How These Super Saver Habits Can Help You Build the Most Wealth

Close up of man holding pink piggybank while woman putting coin in it.
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“Super saver” is a loosely defined term that describes the most zealous financial hoarders who prioritize saving and investing for the future over their current standard of living. They’re not misers and they’re not miserable. They’re motivated by a laser-focused mission to achieve financial independence and early retirement, even at the expense of important here-and-now amenities like quality housing. 

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They account for every dime and never say the word “just” in reference to even the smallest amount of money. Each moment is a mission to turn 50 cents into $1, $1 into $100 and $100 into $1,000 while embracing frugality in its severest form. 

They live a life of vacations never taken, tech gadgets never owned and streaming services never watched — but they know why they do what they do. Super savers embrace privation because they choose to save for money, wealth and their future financial security over the trappings of today. 

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Here are the habits they live by on their road to a life free of money stress.

The Most Important Habit Is, of Course, Saving Like Your Future Depends on It

According to Principal’s annual Super Saver Survey, the primary habit that sets super savers apart is right there in the name. They save relentlessly no matter the circumstances — and the proof is in the pandemic.

A late-2019 pre-COVID-19 study from TD Ameritrade showed that super savers socked away an average of 29% of their income compared to just 6% for the general public.

Despite two years of Earth-shattering change, super savers just kept doing what they’d always done — banking as much money as humanly possible regardless of the circumstances.

The Principal study — released in September — showed that nearly 60% of super savers plan to bank at least $20,000 in 2022, up more than 50% from 2021.

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Their Commitment To Sacrifice Is More of a Lifestyle Than a Habit

The salary range of the Principal survey respondents started at less than $75,000, and while some were high earners, most had to dedicate themselves to a life of self-deprivation to earn the title of a super saver. 

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They tend not to travel, or to travel much less than they’d like. They’re typically renters, and those who own homes purchase only modest houses — in many cases, they slash housing costs by taking on roommates and many choose to live with their parents. When their houses need work, they do DIY repairs whenever possible and never hire help to perform household chores they can do themselves. Super savers drive older vehicles, keep their cars longer and opt for secondhand goods whenever they can — and they’re never concerned with keeping up with the Joneses.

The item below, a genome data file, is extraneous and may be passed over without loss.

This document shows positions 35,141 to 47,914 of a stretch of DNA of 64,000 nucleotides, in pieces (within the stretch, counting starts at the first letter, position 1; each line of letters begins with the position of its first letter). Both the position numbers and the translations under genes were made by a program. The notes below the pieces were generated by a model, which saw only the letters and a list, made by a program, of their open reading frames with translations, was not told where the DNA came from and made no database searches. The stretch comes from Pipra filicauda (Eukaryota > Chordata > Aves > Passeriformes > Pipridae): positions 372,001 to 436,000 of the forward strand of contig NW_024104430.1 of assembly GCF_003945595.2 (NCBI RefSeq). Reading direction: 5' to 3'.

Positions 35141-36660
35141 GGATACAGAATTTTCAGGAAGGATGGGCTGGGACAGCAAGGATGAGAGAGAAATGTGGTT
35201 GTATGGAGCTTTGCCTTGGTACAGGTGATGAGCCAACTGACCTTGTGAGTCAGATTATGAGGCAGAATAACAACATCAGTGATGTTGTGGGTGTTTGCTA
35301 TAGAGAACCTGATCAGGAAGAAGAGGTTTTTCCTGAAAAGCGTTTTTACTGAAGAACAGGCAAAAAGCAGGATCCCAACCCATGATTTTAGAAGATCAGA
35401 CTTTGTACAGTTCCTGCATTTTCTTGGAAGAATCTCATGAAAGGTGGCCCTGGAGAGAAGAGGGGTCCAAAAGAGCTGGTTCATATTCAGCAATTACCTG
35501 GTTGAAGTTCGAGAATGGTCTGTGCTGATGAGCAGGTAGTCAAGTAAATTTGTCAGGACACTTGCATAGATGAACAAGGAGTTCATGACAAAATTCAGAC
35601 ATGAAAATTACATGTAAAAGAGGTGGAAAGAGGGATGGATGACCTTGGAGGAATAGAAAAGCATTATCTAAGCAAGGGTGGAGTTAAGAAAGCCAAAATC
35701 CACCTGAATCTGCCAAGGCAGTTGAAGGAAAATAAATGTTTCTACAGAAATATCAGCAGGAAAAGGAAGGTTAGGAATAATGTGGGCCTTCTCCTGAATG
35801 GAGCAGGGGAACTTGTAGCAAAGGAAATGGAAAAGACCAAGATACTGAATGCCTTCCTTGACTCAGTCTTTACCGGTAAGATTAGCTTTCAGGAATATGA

They’re Always Evaluating and Adjusting

The Principal study revealed that super savers do not bring a set-it-and-forget-it mentality to their quest to grow their dollars. It’s been a remarkable economic year defined by inflation, recession fears and market volatility — and super savers showed once again that they can roll with the punches. 

Nearly 7 in 10 adjusted their spending to deal with the economic realities of 2022, with most cutting back on fuel, groceries and travel. More than half opened a Roth IRA to sock away after-tax savings to complement their 401(k) plans. About 40% of Gen Z super savers diversified their holdings with investments in crypto, NFTs and other digital assets and other super savers updated their retirement holdings to account for changing risk tolerances.

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They Are Eternally Optimistic

The Principal study showed that super savers are not deterred by high inflation, the threat of a looming recession, rising healthcare costs or an ongoing market downturn — and they feel like they’re in control of their finances. That’s because their net worths grow with every passing year and, despite spending so much time obsessing over saving, they don’t lose sleep over their finances and they feel confident about their own financial futures. Perhaps most importantly, when you starve yourself, even a small bite of food tastes really, really good, which is why super savers almost never feel guilty about their rare splurges.

Crazy as the lifestyle of a super saver might seem, how many people do you know who share the same positive outlook on their own lives and futures? 

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About the Author

Andrew Lisa has been writing professionally since 2001. An award-winning writer, Andrew was formerly one of the youngest nationally distributed columnists for the largest newspaper syndicate in the country, the Gannett News Service. He worked as the business section editor for amNewYork, the most widely distributed newspaper in Manhattan, and worked as a copy editor for TheStreet.com, a financial publication in the heart of Wall Street's investment community in New York City.
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